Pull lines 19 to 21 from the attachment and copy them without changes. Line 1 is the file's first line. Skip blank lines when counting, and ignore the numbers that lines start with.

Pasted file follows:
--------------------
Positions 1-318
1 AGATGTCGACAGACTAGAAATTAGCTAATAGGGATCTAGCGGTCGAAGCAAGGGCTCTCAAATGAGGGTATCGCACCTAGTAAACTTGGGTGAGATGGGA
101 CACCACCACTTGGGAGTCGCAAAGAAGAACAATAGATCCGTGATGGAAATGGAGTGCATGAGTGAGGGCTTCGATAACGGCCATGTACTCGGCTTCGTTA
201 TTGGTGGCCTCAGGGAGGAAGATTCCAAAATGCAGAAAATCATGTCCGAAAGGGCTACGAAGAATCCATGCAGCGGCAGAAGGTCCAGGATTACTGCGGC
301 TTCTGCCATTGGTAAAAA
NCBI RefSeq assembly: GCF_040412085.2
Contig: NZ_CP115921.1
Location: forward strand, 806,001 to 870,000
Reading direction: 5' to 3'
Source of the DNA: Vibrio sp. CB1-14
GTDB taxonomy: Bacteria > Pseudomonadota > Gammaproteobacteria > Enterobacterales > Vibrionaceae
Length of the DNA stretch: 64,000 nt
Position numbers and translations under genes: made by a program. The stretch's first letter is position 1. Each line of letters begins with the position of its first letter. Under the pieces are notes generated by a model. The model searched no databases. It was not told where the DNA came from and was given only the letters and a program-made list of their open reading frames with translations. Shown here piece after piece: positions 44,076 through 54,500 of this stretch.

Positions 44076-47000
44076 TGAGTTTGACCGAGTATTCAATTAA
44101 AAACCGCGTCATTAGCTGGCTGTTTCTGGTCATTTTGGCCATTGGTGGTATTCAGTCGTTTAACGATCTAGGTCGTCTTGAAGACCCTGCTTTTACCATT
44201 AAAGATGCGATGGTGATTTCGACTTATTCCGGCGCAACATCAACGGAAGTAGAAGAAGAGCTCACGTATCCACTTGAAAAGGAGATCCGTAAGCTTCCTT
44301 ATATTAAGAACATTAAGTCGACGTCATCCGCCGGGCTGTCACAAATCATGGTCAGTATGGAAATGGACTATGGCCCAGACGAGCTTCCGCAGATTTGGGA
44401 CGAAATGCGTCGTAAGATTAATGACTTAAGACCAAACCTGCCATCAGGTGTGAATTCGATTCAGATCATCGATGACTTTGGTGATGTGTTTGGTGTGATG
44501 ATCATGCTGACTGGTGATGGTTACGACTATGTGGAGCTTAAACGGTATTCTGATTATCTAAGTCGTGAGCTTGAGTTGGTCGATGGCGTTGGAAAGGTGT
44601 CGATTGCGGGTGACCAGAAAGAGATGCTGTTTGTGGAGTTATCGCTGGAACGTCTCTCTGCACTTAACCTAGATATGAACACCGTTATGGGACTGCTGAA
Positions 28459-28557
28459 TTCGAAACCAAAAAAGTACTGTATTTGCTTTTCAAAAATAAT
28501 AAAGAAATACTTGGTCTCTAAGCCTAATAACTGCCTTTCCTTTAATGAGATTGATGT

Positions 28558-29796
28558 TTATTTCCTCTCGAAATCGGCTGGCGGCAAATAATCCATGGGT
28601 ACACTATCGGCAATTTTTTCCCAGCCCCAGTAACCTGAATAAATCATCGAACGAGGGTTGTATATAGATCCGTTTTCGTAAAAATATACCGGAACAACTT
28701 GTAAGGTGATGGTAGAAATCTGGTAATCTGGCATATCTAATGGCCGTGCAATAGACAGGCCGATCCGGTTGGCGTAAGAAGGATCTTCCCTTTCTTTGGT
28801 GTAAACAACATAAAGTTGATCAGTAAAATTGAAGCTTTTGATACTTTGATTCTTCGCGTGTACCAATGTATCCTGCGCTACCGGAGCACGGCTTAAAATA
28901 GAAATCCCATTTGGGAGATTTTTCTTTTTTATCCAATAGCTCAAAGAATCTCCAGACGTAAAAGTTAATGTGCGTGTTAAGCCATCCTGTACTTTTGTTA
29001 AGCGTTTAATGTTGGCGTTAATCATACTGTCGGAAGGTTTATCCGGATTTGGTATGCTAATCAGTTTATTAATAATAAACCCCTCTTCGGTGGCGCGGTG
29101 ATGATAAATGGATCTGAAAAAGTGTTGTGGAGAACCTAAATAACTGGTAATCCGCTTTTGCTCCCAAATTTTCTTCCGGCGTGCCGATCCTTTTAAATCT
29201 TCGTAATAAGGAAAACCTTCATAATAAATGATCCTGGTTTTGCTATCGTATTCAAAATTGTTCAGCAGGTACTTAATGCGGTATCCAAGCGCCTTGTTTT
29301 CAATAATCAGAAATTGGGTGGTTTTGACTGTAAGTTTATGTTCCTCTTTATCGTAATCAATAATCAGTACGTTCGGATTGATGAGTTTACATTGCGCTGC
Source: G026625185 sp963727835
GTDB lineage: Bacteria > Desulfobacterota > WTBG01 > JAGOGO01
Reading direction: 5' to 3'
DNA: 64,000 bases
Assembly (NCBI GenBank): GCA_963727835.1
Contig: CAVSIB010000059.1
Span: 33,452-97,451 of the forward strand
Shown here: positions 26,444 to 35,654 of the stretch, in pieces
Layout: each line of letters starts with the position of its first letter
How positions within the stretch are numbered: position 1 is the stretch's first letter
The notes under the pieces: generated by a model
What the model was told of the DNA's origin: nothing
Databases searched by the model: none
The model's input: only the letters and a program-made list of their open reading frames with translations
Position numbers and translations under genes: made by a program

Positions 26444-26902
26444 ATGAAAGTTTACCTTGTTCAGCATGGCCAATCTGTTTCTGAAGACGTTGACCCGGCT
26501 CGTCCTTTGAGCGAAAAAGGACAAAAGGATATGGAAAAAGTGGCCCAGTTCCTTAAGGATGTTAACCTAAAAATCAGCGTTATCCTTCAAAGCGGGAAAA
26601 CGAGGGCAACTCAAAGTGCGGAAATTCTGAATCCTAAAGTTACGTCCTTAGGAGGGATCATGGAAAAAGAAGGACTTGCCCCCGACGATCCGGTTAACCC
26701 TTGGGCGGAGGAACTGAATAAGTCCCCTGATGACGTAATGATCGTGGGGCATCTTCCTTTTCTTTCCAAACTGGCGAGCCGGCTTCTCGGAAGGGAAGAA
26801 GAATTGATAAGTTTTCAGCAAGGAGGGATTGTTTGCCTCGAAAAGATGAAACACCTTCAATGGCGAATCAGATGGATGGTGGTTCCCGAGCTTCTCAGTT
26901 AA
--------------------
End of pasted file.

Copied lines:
44401 CGAAATGCGTCGTAAGATTAATGACTTAAGACCAAACCTGCCATCAGGTGTGAATTCGATTCAGATCATCGATGACTTTGGTGATGTGTTTGGTGTGATG
44501 ATCATGCTGACTGGTGATGGTTACGACTATGTGGAGCTTAAACGGTATTCTGATTATCTAAGTCGTGAGCTTGAGTTGGTCGATGGCGTTGGAAAGGTGT
44601 CGATTGCGGGTGACCAGAAAGAGATGCTGTTTGTGGAGTTATCGCTGGAACGTCTCTCTGCACTTAACCTAGATATGAACACCGTTATGGGACTGCTGAA